Vaccination Rates Decline: How Many Children at Risk?

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(CBS/AP) Though the vast majority of children are getting their routine vaccinations, health officials say they're concerned about a recent drop in measles vaccinations.

The Centers for Disease Control and Prevention released results Thursday of a study it conducted on vaccination rates for children ages 19 through 35 months.

The study, based in part on a 2009 telephone survey of parents of more than 17,000 children, found that more than 90 percent of the children received most routine vaccines, and more than 99 percent got at least one.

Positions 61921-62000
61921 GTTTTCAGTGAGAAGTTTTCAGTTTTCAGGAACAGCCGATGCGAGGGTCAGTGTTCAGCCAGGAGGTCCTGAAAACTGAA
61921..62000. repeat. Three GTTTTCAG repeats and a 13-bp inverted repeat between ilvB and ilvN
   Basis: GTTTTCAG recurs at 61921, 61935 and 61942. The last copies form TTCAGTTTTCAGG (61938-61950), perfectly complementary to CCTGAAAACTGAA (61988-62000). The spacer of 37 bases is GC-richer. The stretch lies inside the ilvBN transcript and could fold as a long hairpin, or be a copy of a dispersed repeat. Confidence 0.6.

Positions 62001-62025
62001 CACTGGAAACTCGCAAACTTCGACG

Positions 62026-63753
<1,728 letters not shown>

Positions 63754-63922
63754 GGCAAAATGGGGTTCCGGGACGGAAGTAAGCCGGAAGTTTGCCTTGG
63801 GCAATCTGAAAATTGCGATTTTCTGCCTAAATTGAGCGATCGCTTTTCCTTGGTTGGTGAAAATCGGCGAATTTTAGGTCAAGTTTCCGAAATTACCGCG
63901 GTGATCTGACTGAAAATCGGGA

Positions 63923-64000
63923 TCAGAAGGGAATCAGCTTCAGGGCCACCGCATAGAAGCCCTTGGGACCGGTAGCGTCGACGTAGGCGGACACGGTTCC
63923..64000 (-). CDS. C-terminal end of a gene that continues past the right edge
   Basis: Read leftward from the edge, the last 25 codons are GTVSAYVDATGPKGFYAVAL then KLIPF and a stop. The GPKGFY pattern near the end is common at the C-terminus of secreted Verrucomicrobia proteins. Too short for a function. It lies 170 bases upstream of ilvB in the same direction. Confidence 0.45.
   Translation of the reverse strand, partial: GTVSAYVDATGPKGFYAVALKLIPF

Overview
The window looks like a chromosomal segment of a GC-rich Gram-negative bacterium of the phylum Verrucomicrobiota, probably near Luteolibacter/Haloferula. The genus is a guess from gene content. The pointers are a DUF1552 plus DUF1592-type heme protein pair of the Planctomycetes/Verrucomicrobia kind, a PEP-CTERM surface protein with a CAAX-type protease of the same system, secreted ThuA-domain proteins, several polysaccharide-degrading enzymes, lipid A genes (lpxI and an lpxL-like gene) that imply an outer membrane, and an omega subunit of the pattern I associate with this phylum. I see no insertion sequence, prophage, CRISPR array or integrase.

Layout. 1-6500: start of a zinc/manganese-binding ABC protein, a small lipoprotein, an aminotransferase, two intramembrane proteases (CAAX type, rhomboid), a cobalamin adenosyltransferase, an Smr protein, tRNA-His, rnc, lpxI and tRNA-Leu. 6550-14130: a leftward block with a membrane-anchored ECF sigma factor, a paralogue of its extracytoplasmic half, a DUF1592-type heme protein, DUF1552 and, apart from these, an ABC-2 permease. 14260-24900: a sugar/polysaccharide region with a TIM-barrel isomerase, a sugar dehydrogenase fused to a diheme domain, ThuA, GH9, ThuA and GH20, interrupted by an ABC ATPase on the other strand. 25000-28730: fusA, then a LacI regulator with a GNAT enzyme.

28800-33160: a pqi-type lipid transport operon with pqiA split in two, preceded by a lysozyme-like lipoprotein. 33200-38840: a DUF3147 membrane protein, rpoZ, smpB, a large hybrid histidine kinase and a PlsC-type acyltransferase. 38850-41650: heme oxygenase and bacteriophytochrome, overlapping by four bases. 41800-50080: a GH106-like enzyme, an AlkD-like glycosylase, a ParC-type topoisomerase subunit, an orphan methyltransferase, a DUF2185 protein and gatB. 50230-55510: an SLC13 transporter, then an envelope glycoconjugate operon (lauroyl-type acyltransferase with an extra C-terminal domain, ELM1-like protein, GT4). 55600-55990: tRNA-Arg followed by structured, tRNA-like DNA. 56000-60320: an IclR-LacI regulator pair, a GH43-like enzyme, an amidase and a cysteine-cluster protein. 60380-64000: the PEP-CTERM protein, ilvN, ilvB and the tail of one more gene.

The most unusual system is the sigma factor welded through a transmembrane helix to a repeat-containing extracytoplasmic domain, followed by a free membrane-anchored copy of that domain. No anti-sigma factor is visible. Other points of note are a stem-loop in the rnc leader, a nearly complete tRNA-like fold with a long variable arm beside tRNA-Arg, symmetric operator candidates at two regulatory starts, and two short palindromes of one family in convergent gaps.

But the immunization rate for the measles-mumps-rubella vaccine dropped from 92 percent in 2008 to 90 percent, according to the study. That's a worry, given the recent rise in cases of measles.

The rate of children being vaccinated against whooping cough also declined slightly, but health officials believe that getting boosters to teens, adults, and people who are around infants is a more important way to attack the recent whooping cough outbreak in California.